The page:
A while back, I published a meditation on the Joyful Mysteries of the rosary. In revisiting that piece recently, having just prayed the Sorrowful Mysteries, I was struck by the parallels of many of the mysteries. The approach of God to ask for something important, the “fiat” of both Jesus and Mary, the journeys they both undertake immediately afterward, and the birth of Christ into life – Earthly, and later, Heavenly.
However, today I want to focus specifically on the Agony in the Garden and the Annunciation. It seems fitting to me that the Agony would be the first of the Sorrowful Mysteries not solely because it marks the beginning of Our Lord’s passion. The Agony in the Garden perfectly mirrors, or parallels, the Annunciation in the joyful mysteries.
In the Agony, Christ is faced with God asking to use Christ’s body to accomplish His salvific work. Christ must decide to say yes or no, just as Mary was asked by God to use her body and had to say yes or no. Just as Mary, conceived without sin, would of course say yes, so too we know that Christ will of course submit Himself to the will of the Father.
Yet this almost makes the experience worse. In meditating on Agony, we are the audience observing a Greek Drama. We see the end, we are helpless to stop it, and we know it must happen. (We are blessed in a way that Greek Dramas aren’t in that we know that the end is really the most wonderful end there could be, but the process of getting there is pretty hard to take in. Go re-watch The Passion if you need a reminder!). By meditating on the Agony, we begin to see those places where the Lord is asking something painful and necessary of us. In reflecting on Christ’s words: “let this cup pass from me” we all feel vindicated in not wanting to assent to the Lord’s will. In the next breath, however, we learn to assent to God as Christ said “yet not my will, but yours.”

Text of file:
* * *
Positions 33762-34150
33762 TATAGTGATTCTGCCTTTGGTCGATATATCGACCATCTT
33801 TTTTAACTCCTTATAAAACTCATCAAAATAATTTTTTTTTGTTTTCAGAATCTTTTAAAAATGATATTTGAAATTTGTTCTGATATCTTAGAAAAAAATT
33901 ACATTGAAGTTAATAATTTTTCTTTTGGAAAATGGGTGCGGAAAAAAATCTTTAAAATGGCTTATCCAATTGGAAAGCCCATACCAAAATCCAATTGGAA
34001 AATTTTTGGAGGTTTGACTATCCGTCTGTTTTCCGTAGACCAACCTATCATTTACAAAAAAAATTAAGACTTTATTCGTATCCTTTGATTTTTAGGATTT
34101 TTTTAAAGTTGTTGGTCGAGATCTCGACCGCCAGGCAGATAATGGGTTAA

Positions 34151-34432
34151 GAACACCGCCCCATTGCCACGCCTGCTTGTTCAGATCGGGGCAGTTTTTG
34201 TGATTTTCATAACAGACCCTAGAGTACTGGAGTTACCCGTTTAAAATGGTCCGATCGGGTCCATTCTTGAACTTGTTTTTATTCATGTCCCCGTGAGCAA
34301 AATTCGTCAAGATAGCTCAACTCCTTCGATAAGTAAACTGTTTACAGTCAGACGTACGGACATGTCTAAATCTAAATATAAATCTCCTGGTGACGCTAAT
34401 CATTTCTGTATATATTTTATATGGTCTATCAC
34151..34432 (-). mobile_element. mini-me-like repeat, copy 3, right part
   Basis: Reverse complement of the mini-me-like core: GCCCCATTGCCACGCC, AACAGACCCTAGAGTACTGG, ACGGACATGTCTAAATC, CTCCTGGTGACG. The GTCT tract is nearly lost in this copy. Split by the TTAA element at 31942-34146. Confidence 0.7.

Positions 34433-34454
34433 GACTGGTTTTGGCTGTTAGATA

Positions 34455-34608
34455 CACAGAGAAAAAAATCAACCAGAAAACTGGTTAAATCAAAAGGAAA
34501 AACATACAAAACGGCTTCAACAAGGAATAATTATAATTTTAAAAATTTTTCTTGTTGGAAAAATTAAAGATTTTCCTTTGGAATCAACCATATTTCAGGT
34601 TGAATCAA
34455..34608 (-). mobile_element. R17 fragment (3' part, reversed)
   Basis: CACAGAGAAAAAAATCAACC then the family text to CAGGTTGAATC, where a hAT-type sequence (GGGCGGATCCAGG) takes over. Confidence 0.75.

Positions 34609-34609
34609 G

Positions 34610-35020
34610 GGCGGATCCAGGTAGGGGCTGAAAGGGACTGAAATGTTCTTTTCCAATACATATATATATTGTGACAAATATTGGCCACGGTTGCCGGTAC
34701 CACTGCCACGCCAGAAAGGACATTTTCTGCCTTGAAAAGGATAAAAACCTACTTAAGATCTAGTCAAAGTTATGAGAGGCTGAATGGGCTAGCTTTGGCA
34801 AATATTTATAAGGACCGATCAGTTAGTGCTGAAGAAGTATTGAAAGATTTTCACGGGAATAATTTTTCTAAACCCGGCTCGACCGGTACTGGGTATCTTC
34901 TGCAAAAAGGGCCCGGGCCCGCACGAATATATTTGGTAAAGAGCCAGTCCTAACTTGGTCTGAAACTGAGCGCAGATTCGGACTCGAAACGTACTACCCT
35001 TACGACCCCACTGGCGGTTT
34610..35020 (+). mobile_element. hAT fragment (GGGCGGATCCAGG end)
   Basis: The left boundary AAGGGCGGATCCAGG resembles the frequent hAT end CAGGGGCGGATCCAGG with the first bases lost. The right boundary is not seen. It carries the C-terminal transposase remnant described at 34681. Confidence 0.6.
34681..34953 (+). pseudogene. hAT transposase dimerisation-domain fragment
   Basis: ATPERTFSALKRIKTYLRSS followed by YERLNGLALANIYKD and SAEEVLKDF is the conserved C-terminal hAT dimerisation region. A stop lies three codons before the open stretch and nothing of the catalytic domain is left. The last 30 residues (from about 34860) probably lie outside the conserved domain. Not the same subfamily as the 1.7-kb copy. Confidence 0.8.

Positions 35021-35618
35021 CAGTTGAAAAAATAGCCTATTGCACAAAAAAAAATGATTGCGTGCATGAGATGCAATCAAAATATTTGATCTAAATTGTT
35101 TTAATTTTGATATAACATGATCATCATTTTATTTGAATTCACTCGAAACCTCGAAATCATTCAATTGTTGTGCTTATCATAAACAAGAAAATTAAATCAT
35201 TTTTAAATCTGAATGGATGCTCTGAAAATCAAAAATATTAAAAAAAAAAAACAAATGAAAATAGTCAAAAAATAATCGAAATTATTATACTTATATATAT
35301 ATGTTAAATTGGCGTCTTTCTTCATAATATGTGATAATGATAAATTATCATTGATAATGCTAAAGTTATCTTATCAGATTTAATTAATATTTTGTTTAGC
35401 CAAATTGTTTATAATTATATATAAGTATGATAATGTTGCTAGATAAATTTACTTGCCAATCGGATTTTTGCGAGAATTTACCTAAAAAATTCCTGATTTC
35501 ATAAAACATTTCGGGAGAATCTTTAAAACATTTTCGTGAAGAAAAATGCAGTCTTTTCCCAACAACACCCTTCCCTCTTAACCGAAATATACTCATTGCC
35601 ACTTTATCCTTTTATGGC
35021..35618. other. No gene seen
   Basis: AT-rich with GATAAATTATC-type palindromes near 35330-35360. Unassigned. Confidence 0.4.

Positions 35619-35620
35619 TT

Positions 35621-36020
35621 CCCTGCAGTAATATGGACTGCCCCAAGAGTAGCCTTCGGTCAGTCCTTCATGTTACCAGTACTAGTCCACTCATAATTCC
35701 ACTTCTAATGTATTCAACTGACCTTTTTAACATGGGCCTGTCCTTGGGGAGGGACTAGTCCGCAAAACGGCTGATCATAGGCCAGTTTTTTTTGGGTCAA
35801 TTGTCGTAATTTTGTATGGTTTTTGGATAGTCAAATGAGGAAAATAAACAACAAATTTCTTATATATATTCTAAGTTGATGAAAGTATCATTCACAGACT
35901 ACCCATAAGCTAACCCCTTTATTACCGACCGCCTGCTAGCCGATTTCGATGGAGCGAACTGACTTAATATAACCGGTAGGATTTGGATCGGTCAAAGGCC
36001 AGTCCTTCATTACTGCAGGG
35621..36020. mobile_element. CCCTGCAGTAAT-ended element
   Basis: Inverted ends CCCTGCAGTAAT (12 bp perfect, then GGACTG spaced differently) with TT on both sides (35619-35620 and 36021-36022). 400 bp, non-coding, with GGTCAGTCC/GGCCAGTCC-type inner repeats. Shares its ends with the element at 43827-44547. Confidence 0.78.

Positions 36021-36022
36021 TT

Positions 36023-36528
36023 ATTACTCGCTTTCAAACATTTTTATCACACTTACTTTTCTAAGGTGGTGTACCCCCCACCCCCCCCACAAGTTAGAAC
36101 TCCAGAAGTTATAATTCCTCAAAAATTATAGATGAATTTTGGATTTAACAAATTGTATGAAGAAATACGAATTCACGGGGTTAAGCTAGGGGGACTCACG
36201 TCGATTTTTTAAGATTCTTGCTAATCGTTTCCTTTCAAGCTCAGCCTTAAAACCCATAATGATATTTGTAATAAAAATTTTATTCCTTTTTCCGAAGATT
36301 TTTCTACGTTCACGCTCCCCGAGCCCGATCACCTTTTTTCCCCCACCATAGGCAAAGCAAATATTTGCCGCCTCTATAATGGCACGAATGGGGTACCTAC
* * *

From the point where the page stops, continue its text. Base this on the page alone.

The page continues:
Now, the Annunciation was a joyful and heartfelt yes that resulted in a physical experience of God in our lives. Christ was made incarnate in Mary’s womb. When we say “yes” to God the first time it is often a very physical experience. We feel joyful and excited to get to know God!
However, in the “yes” of the Agony, we experience a loss of God. While the Lord is still with us, He removes Himself so drastically that all we experience is the strength to continue, something we are often unaware of. Christ suffered the extreme separation of Himself from His Heavenly Father, which we see in His cry on the cross – “My God, why have you forsaken me?” – yet we know that the Lord provided Him the physical strength to continue through the Passion.
Indeed, the Lord was so close to Christ throughout the Passion, providing heavenly strength to continue, that Christ could not see Him! So the same may be true of us. When we accept the Lord’s plan and feel abandoned in the process, we are closer to Him than ever before. Even when we feel the most abandoned, or the most confused (“I said yes and now everything is terrible”), we can know that it is not the feelings of closeness that bring us close to God, but the faith that He will not abandon us even in times when we are alone with our cross.
We also see in the Agony in the Garden the maturation of the spiritual life. The Joyful mysteries take place before the Sorrowful mysteries.
Annunciation before Agony.
Joy before pain.
So too, the annunciation of our own lives often occurs before an agony experience. When we first encounter the Lord, it is a joyful and exciting occurrence, if a little scary. Only when our spiritual life has matured and we are intimate with the Lord, does He ask for “everything” in our own Agony in the Garden.
Yet, the two are not separate experiences. Every Annunciation comes with an Agony. The Agony in the Garden is simply the other side of the “Annunciation coin.” Just as God eternally presents Himself to us in an on-going annunciation, continually asking to be made present in our lives, so too He is eternally asking us to sacrifice everything for love of Him and His people.
Mary knew what she was getting into when she said “yes” in her garden. She knew her child was coming to save His people, and that meant a pretty painful end. Yet there was joy in embracing the Lord’s plan, a joy so great that there is a whole set of mysteries devoted solely to that virtue. So too, when the Agony in the Garden is presented to us, and we meditate on our own “Agony experience,” we can trust that the other side of that painful, lonely, agonizing, torturous decision is the hidden joy of the Annunciation and the promise of God made manifest in our lives.